Case Study: Autoglass

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Ged Raymond has seen many radical changes in the industry during his 34 years as fleet manager at Autoglass, but throughout that time his management principles for operating an efficient, safe and economic fleet remain the same.

Minimising cost and limiting vehicle downtime are critical for Autoglass, the UK’s leading vehicle glass repair and replacement company serving more than 1.1 million motorists each year – 24 hours a day, seven days a week, 365 days a year.

When Raymond moved into the fleet manager hot seat in 1978, Autoglass operated a UK fleet of 315 vehicles.

Today the fleet numbers more than 1,800 light commercial vehicles and 200 company cars.
Around 1,600 are driven by Autoglass employees with the remainder used by staff employed at
sister companies Autostore, which offers same-day vehicle repairs, and replacement glass distribution company Laddaw.

In addition to being in charge of the UK fleet, Raymond has a second role as the group fleet manager for Autoglass parent company Belron, which has its global headquarters in Egham, Surrey.

Last year in that role he negotiated a global three-year deal with Ford for near-exclusive supply of vans, with an option to extend to five years.

During the first three years of the contract Belron, which is the world’s leading vehicle glass repair and replacement company and operates in 34 countries, including much of Europe, North America, Russia and China, will acquire 12,000 new vans.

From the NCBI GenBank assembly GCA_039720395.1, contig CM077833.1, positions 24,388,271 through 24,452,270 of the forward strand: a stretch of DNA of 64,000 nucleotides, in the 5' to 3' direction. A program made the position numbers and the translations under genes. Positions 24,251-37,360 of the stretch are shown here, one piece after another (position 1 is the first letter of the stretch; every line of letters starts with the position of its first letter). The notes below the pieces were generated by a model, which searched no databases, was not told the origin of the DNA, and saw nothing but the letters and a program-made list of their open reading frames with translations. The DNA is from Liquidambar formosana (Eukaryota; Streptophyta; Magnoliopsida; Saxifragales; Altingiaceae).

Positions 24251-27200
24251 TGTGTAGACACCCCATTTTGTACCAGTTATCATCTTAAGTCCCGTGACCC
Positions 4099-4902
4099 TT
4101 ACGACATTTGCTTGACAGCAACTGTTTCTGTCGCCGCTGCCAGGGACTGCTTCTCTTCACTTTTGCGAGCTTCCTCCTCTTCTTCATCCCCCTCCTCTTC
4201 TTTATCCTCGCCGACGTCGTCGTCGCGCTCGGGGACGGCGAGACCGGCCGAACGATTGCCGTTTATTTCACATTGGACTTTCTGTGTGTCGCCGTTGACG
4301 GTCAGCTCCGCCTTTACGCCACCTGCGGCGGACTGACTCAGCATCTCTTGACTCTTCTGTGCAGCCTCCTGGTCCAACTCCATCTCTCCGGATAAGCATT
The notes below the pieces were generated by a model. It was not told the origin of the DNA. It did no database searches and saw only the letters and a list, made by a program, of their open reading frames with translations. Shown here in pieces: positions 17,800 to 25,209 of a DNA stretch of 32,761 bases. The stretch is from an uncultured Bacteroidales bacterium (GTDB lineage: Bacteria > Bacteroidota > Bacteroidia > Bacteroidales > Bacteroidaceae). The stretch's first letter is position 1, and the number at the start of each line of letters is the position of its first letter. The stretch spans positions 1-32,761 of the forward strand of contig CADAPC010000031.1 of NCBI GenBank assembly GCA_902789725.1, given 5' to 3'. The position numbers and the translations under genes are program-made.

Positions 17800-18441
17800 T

In the UK, Autoglass already operates a 90% solus Ford van fleet covering Transit 260 and 280 models, Transit Connect 230 models and Fiesta vans. Additionally, due to the requirement for some specialist vehicles, a few Mercedes-Benz, Renault and Vauxhall vans are also on the fleet.

Reducing maintenance costs

All vehicles are on contract hire and are replaced after four years/110,000 miles. Pay-on-use maintenance is outsourced to long-time partners Arval and Fleet Support Group (FSG), with the latter responsible for an increasing share of the fleet over an 18-year partnership.

More than 50% of the light commercial vehicle fleet is maintained by FSG and pence per mile data reveals that operating costs are 2.57ppm per van today compared with 2.46ppm in July 2001 when the fleet management specialist began recording information in its current format.

Taking inflation at 2.5% per annum into account, it equates to a total saving last year of £71,316 in maintenance costs on the 900 Autoglass vans currently on FSG’s books.

“FSG figures show that our vehicle maintenance costs are reducing if inflation is taken into account and that is amazing,” says Raymond. “Pence per mile figures are the most accurate mechanism for monitoring individual vehicle costs.”

A future development could see ARI (Automotive Resources International), which acquired FSG late last year, working with Belron outside the UK.

“We are interested to hear what it has to offer,” he admits.

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